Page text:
MADRID – Spanish police investigating a money laundering case involving former Syrian vice president Rifaat Assad — the exiled uncle of Syria’s current leader — raided properties and blocked dozens of bank accounts belonging or linked to him and his relatives on Tuesday.
Civil Guard police said the searches were carried out in the southern coastal towns of Marbella and Puerto Banús with the aid of French police. They followed a request by National Court judge José de la Mata who is probing money-laundering crimes carried out by a gang in the two towns, a court statement said.
Two of Rifaat Assad’s wives and six of his sons are among the 15 people investigated.
The judge ordered the seizure of more than 500 properties owned by Rifaat Assad and his relatives, a court statement said. Most of them are located in Puerto Banús, a luxury marina in Costa del Sol. The property stock, valued at $735 million, includes a 12.7 sq. mile estate valued at $64 million.
The accounts of 76 “legal entities” —which include companies, trusts and funds— that were owned, administered or linked to Rifaat Assad and his relatives were also blocked, a court statement said.
The court said that no arrests were made.
Rifaat Assad’s asset manager, Cedric Anthony, said: “We have confidence in the justice system, and we are cooperating with the judges, because we have nothing to hide.”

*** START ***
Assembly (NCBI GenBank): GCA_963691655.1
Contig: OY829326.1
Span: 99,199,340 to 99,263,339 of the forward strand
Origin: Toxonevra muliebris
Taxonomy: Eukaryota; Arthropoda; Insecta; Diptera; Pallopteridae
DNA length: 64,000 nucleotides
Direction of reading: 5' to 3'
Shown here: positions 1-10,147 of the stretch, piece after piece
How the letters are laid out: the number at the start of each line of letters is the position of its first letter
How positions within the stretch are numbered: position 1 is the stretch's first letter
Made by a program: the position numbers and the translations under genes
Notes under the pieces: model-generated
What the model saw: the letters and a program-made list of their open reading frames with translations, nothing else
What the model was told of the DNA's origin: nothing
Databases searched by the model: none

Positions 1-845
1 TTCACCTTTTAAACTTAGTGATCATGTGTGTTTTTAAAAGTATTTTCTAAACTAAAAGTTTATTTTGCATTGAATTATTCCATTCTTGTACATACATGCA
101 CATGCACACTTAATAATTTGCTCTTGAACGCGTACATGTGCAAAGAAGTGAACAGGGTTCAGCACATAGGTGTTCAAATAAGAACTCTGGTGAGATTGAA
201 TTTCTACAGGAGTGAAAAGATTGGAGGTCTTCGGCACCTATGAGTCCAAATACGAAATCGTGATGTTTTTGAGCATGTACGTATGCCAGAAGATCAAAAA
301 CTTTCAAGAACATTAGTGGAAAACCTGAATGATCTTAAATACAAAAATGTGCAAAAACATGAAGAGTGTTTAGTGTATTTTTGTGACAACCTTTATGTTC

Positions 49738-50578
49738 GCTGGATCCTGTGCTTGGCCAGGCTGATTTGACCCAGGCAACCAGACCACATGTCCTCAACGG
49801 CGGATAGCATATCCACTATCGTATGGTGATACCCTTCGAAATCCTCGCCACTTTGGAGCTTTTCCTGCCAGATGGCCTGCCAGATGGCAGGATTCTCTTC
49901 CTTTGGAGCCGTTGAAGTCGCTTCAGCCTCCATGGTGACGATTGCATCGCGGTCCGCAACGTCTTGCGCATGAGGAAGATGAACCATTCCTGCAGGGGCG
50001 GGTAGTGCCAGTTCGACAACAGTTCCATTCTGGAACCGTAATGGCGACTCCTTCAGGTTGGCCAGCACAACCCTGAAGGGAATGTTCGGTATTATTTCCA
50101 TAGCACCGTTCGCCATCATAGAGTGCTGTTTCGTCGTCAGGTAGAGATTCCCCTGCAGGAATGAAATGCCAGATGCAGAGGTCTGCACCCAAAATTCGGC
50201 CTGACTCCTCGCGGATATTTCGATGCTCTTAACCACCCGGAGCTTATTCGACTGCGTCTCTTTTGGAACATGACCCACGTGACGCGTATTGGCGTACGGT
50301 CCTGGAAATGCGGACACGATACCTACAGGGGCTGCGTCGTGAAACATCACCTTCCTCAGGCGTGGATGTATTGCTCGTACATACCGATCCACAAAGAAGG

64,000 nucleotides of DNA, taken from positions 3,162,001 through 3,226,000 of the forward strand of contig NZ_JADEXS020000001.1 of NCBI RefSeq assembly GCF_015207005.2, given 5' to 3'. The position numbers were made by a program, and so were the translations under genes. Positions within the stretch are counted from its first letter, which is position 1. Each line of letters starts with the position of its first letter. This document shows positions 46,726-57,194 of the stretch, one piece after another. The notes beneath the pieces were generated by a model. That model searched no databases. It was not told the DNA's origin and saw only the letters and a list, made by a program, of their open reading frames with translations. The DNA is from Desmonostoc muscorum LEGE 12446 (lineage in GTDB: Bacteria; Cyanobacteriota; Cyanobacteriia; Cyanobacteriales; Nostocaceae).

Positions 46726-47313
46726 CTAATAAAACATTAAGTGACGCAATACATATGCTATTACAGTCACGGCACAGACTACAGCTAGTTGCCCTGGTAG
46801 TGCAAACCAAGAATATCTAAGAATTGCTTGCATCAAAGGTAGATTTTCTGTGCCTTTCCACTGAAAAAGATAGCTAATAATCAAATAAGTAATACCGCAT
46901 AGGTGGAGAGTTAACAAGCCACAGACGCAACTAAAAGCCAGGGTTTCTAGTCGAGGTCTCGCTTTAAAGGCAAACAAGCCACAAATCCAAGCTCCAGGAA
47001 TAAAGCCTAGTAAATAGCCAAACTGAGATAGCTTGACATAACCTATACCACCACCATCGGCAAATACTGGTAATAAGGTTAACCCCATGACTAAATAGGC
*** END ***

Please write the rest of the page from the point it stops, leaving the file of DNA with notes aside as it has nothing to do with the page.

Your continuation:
He would not comment further on Tuesday’s searches or say where Rifaat Assad and his children currently are.
Rifaat’s children Siwar Assad and Ribal Assad, believed to be based in France, did not respond to phone calls.
Rifaat Assad is the exiled uncle of Syrian President Bashar Assad. He was vice president of Syria when the country was ruled by the current leader’s father.
He fled into exile after a failed 1984 coup attempt against his brother, then-President Hafez Assad, and lives mostly in France. He tried to take power again in Syria in 2000, when his brother died, but the ruling party closed ranks around Bashar.
Rifaat was critical of Bashar after the country’s crisis began in March 2011, vowing to work to topple the Syrian president and give the power to the people.
Spain opened the money laundering investigation last December following one started by France in 2013. Last June, France’s financial prosecutor’s office filed preliminary charges against Rifaat Assad for embezzlement and other counts.
Anti-corruption group Sherpa, which filed the original French suit, suspects Rifaat Assad of using ill-gotten gains from corruption in Syria to build a real estate fortune in France. French authorities found that much of his real estate was in southern Spain.
In a 2011 interview, Rifaat Assad told the press that he had lost all his money in the stock market and lived off the largesse of his 16 children. His son Siwar said at the time that the holdings mostly included real estate, TV networks, hotels and a restaurant in Syria.
Siwar told news agencies in 2013 that his father wasn’t worried about the allegations because he was too busy with his work organizing one faction of Syria’s opposition.
Rifaat is widely reviled back home. As leader of an elite military corps under his brother Hafez — Syria’s longtime dictator — he allegedly had a role in the 1982 massacre of thousands in the central city of Hama, one of the darkest moments in the modern Middle East.
Rifaat denied any role in the massacre, saying it was ordered by Hafez.